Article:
US import duties on Chinese solar panels to have limited impact

26 March 2012 07:53  [Source: ICIS news]

SINGAPORE (ICIS)--The imposition of US duties on solar panel imports from China is unlikely to hamper Beijing's growing market share and the drop in solar panel prices, Fitch Ratings said on Monday.

The US Commerce Deparment on 20 March announced preliminary import duties of 2.9-4.73% on China-made solar panels, after it found that Chinese solar manufacturers had received unfair government subsidies.

A second preliminary decision is scheduled in May this year, according to Fitch Ratings in a statement.

“We believe the initial tariff duties…imposed by the Commerce Department are quite low and therefore represent more of a warning than a barrier that could significantly affect the Chinese companies' ability to compete in the US market,” the firm said.

The initial duties are unlikely to affect upstream polysilicon and wafer producers in China such as GCL-Poly Energy Holdings, as they normally sell their output to downstream manufacturers who export their solar panels, it said.

The cash flow generation of these downstream solar panel exporters in China may be negatively affected, depending on the size of dumping duties that could be imposed in May, the ratings firm said.

The Coalition for American Solar Manufacturing expects the results of a second investigation in May to result in more restrictive duties and penalties, as anti-dumping margins are typically higher than subsidy margins, according to Fitch Ratings.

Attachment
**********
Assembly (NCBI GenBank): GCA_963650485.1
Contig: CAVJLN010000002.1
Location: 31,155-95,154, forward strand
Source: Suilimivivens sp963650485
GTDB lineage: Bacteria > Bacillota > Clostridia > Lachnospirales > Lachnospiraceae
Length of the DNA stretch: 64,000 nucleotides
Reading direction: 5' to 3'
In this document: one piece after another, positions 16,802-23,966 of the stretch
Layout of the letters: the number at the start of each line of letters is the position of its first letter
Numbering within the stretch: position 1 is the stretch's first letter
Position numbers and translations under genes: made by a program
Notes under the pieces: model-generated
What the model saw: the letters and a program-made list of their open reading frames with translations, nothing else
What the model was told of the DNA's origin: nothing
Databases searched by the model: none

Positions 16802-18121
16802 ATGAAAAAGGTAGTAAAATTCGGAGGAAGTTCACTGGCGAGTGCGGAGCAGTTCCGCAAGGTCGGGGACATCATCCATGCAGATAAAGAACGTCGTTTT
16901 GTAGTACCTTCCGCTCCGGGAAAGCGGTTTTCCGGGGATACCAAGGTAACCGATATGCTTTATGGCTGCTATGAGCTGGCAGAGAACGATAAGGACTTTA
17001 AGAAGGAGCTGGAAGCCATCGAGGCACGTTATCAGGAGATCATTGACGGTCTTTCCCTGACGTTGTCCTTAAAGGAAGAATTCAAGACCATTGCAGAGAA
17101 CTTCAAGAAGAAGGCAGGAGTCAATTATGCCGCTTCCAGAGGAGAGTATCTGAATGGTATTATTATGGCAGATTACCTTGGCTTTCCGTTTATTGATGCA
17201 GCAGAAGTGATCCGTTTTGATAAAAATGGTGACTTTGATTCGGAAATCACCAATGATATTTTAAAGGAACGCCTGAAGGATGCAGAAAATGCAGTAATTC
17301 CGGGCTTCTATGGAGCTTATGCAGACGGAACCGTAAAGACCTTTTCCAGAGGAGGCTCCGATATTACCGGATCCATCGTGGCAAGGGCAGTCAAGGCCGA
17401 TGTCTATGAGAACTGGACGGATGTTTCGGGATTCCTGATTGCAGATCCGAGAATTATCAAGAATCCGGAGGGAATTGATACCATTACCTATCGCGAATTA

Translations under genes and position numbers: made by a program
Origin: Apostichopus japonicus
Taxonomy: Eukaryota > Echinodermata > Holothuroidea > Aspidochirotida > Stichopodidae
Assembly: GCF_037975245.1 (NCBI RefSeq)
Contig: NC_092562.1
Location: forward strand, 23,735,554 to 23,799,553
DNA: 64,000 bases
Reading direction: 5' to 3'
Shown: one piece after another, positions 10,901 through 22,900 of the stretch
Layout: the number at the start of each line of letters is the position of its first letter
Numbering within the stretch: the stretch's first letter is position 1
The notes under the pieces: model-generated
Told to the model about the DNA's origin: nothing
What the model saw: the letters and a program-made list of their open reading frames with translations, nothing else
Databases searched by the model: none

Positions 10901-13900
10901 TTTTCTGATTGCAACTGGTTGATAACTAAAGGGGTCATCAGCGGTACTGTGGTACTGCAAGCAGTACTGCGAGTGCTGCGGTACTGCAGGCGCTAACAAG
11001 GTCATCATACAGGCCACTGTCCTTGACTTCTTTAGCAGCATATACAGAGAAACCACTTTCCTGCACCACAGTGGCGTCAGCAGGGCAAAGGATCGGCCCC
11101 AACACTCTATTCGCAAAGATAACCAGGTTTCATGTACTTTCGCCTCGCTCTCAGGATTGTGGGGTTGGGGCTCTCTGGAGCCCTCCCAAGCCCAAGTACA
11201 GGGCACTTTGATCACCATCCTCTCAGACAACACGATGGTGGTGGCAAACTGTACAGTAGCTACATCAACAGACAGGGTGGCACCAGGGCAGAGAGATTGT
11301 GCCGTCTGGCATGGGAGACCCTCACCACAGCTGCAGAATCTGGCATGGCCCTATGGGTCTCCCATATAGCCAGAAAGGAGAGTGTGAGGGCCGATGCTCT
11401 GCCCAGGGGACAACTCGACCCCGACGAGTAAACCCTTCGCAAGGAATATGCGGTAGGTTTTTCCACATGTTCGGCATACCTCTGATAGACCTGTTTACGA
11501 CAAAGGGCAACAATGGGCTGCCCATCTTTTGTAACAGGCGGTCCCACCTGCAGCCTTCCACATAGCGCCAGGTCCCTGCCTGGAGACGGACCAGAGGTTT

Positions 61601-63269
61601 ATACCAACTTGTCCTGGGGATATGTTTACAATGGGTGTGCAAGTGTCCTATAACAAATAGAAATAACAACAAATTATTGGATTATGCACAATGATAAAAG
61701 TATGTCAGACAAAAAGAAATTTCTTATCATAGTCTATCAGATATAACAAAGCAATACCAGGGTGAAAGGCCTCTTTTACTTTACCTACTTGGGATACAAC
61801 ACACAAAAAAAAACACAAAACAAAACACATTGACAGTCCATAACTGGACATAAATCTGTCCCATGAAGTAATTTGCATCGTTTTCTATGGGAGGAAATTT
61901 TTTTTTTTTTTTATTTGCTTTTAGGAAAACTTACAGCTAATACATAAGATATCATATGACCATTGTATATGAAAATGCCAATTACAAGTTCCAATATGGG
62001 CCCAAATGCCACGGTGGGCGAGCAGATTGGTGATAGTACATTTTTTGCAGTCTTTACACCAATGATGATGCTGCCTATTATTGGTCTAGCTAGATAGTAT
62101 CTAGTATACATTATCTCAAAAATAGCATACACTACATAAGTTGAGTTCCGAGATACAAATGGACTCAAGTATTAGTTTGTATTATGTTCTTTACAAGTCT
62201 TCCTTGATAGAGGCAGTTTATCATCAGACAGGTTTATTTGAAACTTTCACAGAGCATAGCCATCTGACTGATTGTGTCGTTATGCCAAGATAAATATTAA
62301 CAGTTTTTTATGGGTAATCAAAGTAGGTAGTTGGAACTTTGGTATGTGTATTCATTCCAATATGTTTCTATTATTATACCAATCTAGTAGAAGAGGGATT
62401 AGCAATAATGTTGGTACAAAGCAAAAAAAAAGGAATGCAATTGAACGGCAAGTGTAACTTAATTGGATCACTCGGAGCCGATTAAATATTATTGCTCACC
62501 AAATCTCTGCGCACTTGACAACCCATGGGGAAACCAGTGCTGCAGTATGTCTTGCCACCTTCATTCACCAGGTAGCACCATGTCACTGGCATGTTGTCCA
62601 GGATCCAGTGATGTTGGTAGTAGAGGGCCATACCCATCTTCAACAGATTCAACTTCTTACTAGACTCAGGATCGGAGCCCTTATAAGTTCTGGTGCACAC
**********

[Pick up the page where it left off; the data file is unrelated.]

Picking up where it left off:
“The US industry alleges that Chinese companies received a significant advantage from low government-set lending rates, but this may prove difficult to establish in the globally low-interest-rate environment,” it said.

Meanwhile, consolidation within the solar industry in North America is likely to continue this year after several solar manufacturing facilities in the region filed for bankruptcy on the back of oversupply and competition with Chinese manufacturers, Fitch Ratings said.

“The winners will be those who can lower costs the fastest, and clearly the Chinese companies are in an advantageous position,” it added.

The US imported $2.8bn (€2.1bn) worth of solar cells and panels from China in 2011, surging from around $1.2bn in 2010, according to Fitch Ratings, citing industry estimates.

Chinese solar panel makers depend on exports for more than 90% of their earnings and the US is their second-largest market, after Europe, the firm said.

China now accounts for about half of the world's solar panel and module production, it added.

($1 = €0.75)

By: Nurluqman Suratman

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